For employees that work outdoors this winter in New Jersey, there is a possibility for illness and injury due to extreme weather. Cold weather injuries and illnesses include frostbite, chilblain, hypothermia and more. Road construction workers, utility workers and any other employee who works outdoors have vulnerabilities to cold weather. OSHA states that it does not have specific standards for working in cold environments, but it does require employers to provide workers with employment that is free of hazards, including winter-related hazards.
In order to prevent cold stress, employers should have a number of preventative measures in place. The most important of these measures is to train workers on cold stress. You should have a clear understanding of cold stress, how to recognize the symptoms and basic knowledge of first aid. In addition, you need to know how to pick out the proper clothing for cold and wet conditions. For other winter-related hazards, such as slippery roads or fallen power lines, workers need some training on how to handle hazards.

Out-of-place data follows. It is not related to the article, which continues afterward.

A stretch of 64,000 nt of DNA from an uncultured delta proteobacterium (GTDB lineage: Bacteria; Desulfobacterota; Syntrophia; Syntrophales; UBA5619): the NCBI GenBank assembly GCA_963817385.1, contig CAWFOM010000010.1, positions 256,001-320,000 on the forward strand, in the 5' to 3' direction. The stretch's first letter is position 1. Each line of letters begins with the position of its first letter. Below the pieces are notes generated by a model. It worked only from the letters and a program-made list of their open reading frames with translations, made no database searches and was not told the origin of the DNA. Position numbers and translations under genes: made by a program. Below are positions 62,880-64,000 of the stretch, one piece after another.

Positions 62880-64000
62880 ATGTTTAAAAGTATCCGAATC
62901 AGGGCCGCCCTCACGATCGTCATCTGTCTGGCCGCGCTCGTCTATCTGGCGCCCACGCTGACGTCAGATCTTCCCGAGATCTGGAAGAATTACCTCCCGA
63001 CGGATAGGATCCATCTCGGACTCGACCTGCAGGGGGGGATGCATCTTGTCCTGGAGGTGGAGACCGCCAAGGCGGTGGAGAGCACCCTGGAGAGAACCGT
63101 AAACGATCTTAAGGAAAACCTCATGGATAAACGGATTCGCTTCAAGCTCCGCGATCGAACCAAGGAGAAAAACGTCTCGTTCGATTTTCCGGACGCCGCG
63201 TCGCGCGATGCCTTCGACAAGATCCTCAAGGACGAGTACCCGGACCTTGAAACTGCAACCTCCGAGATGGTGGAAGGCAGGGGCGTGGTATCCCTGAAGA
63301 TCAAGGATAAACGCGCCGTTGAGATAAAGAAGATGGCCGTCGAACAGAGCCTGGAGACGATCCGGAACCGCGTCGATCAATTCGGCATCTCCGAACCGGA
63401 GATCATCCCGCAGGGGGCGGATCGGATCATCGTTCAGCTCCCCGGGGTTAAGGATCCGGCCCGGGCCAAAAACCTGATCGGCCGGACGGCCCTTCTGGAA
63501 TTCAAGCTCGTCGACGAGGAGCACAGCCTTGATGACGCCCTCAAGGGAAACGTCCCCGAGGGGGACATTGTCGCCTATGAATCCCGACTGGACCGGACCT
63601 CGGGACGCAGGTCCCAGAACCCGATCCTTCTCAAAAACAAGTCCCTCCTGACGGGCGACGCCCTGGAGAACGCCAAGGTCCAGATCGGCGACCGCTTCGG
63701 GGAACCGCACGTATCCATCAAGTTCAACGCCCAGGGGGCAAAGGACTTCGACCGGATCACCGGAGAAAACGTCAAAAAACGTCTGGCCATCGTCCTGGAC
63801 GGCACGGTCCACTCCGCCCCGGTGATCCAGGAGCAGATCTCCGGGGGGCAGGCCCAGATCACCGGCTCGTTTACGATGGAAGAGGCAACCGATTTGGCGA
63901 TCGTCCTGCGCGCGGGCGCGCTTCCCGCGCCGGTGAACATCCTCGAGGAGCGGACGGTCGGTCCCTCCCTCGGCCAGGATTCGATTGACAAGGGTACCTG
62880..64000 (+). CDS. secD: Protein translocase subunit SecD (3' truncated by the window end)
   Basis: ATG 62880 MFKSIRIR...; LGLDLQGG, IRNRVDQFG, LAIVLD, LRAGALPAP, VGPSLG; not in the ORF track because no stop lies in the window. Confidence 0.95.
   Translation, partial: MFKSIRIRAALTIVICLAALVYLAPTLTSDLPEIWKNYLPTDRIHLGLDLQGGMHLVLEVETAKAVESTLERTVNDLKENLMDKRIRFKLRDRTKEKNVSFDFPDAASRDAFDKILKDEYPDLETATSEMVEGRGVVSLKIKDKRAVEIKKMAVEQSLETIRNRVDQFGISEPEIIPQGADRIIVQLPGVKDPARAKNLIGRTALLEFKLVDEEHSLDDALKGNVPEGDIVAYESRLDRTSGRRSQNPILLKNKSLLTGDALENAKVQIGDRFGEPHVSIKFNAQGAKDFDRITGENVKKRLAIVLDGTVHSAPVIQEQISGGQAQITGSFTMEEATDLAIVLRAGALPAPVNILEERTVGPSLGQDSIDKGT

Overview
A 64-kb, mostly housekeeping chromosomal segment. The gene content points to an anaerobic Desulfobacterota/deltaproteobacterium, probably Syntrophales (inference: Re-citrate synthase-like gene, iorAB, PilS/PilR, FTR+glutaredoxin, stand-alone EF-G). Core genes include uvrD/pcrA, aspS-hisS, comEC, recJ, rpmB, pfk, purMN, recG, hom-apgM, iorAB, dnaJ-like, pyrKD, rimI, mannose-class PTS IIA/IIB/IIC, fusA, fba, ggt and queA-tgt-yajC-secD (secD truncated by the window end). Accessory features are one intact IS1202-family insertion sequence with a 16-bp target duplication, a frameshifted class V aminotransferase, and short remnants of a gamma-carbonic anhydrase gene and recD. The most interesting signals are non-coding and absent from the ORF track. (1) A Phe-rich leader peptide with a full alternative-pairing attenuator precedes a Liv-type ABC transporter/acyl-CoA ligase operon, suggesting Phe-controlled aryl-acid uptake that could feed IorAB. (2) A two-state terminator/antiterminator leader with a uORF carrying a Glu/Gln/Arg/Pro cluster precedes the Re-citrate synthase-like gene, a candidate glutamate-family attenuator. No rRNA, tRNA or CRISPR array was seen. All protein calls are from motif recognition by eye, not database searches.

Unprepared employees are unsafe employees. Employers may also use different engineering controls to assist employees. For instance, outdoor heaters and de-icing materials may be crucial to a safe workplace environment. While OSHA requires employers to provide protective equipment that protects a worker’s safety, it does not require employers to provide ordinary clothing items. This includes winter coats, raincoats, boots and gloves. However, to reduce injury, many companies do provide workers with winter gear.
None of the above information is meant to be legal advice. It is for educational purposes only.